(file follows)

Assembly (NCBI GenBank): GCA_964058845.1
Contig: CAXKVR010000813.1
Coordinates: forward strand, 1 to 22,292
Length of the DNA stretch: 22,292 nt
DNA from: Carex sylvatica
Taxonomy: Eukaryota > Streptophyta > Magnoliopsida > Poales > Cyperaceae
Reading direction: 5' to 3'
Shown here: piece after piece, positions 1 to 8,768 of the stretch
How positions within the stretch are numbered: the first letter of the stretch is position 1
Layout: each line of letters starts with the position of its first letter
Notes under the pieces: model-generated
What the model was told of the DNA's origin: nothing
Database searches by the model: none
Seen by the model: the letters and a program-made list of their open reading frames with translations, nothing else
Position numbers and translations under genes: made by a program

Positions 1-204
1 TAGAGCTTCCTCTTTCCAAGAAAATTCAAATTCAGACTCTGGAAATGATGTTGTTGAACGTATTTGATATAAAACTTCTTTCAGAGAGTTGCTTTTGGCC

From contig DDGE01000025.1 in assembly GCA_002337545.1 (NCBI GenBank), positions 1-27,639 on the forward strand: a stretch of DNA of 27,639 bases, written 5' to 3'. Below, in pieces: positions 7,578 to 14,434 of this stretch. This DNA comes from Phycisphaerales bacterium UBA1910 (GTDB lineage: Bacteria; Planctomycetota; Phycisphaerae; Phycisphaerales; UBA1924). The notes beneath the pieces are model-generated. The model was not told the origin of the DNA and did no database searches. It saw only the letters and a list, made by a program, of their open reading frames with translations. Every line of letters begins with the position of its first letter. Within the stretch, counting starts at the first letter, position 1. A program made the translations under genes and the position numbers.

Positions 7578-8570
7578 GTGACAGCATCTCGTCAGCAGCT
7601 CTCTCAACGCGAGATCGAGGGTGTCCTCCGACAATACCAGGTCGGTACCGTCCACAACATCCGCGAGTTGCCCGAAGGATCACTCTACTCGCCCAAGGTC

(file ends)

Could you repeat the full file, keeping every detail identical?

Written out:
Assembly (NCBI GenBank): GCA_964058845.1
Contig: CAXKVR010000813.1
Coordinates: forward strand, 1 to 22,292
Length of the DNA stretch: 22,292 nt
DNA from: Carex sylvatica
Taxonomy: Eukaryota > Streptophyta > Magnoliopsida > Poales > Cyperaceae
Reading direction: 5' to 3'
Shown here: piece after piece, positions 1 to 8,768 of the stretch
How positions within the stretch are numbered: the first letter of the stretch is position 1
Layout: each line of letters starts with the position of its first letter
Notes under the pieces: model-generated
What the model was told of the DNA's origin: nothing
Database searches by the model: none
Seen by the model: the letters and a program-made list of their open reading frames with translations, nothing else
Position numbers and translations under genes: made by a program

Positions 1-204
1 TAGAGCTTCCTCTTTCCAAGAAAATTCAAATTCAGACTCTGGAAATGATGTTGTTGAACGTATTTGATATAAAACTTCTTTCAGAGAGTTGCTTTTGGCC

From contig DDGE01000025.1 in assembly GCA_002337545.1 (NCBI GenBank), positions 1-27,639 on the forward strand: a stretch of DNA of 27,639 bases, written 5' to 3'. Below, in pieces: positions 7,578 to 14,434 of this stretch. This DNA comes from Phycisphaerales bacterium UBA1910 (GTDB lineage: Bacteria; Planctomycetota; Phycisphaerae; Phycisphaerales; UBA1924). The notes beneath the pieces are model-generated. The model was not told the origin of the DNA and did no database searches. It saw only the letters and a list, made by a program, of their open reading frames with translations. Every line of letters begins with the position of its first letter. Within the stretch, counting starts at the first letter, position 1. A program made the translations under genes and the position numbers.

Positions 7578-8570
7578 GTGACAGCATCTCGTCAGCAGCT
7601 CTCTCAACGCGAGATCGAGGGTGTCCTCCGACAATACCAGGTCGGTACCGTCCACAACATCCGCGAGTTGCCCGAAGGATCACTCTACTCGCCCAAGGTC